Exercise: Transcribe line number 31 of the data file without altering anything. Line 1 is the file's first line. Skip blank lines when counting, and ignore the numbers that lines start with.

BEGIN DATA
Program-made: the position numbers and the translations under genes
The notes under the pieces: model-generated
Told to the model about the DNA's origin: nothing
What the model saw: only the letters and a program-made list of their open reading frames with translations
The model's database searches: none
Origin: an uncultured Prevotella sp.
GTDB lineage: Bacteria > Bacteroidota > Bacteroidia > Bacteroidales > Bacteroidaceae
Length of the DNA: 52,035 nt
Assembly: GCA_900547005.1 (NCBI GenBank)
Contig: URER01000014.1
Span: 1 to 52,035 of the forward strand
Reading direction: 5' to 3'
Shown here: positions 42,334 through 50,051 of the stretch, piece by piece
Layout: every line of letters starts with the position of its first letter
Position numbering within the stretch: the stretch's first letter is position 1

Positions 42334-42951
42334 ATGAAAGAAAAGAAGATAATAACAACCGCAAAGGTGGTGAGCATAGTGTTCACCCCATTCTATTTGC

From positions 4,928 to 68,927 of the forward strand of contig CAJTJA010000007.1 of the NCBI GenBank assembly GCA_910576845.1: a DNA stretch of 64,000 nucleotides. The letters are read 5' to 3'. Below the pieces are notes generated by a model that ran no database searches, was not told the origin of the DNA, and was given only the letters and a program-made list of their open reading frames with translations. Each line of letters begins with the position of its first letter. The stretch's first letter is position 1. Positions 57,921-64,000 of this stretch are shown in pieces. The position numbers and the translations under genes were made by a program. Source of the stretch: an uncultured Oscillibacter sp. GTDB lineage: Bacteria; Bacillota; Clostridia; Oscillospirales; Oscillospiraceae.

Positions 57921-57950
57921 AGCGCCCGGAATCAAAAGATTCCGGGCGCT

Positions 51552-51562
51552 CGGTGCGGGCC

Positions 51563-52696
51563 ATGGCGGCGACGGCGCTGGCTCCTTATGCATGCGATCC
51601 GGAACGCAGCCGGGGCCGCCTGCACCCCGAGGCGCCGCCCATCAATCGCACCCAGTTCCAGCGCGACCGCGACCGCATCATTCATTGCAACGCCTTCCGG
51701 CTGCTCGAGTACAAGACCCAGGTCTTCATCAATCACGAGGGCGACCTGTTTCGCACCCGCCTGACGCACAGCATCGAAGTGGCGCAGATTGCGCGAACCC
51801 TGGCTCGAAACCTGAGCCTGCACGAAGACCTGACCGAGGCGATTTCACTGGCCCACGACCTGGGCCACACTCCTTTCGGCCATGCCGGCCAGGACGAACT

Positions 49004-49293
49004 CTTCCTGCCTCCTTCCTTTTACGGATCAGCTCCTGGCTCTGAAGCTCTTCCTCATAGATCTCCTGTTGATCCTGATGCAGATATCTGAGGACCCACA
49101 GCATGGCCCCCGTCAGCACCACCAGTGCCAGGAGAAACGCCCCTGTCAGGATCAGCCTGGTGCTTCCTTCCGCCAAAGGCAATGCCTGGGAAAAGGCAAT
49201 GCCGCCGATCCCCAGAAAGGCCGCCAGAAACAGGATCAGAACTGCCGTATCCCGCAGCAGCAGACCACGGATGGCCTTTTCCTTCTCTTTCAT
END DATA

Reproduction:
49201 GCCGCCGATCCCCAGAAAGGCCGCCAGAAACAGGATCAGAACTGCCGTATCCCGCAGCAGCAGACCACGGATGGCCTTTTCCTTCTCTTTCAT